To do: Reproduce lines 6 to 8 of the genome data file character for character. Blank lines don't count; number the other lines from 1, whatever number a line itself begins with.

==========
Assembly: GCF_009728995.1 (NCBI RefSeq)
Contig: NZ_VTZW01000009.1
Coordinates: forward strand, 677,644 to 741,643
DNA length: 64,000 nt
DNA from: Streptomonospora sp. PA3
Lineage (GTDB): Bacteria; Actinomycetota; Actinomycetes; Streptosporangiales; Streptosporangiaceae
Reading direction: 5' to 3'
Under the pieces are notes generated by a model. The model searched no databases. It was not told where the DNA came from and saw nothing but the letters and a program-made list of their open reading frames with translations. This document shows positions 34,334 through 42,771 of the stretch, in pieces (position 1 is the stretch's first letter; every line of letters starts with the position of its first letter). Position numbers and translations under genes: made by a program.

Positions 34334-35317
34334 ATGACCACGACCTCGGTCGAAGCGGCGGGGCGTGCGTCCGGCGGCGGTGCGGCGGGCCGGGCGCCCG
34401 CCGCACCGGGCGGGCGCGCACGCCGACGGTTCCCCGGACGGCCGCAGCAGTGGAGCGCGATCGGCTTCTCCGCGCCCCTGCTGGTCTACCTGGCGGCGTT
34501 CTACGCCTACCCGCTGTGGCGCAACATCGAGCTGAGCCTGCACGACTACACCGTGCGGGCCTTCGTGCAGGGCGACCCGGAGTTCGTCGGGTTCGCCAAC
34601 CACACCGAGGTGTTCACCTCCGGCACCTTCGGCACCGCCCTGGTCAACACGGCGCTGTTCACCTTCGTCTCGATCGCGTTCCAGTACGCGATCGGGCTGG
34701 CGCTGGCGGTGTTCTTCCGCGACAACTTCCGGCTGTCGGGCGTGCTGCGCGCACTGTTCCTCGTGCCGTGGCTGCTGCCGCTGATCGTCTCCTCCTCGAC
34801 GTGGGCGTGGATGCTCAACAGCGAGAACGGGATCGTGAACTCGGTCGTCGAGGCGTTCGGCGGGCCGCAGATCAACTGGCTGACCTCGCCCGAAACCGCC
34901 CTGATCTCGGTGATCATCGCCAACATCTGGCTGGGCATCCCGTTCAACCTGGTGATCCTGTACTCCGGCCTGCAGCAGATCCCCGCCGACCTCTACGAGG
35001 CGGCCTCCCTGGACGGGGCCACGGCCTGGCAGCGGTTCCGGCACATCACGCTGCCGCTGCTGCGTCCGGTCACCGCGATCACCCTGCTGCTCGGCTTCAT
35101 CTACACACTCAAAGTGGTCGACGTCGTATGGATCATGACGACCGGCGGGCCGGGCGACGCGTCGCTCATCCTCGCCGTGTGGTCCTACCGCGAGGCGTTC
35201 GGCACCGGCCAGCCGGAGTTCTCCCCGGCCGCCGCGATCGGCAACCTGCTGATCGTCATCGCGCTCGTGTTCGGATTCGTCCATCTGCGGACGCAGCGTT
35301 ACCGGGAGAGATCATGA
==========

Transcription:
Lineage (GTDB): Bacteria; Actinomycetota; Actinomycetes; Streptosporangiales; Streptosporangiaceae
Reading direction: 5' to 3'
Under the pieces are notes generated by a model. The model searched no databases. It was not told where the DNA came from and saw nothing but the letters and a program-made list of their open reading frames with translations. This document shows positions 34,334 through 42,771 of the stretch, in pieces (position 1 is the stretch's first letter; every line of letters starts with the position of its first letter). Position numbers and translations under genes: made by a program.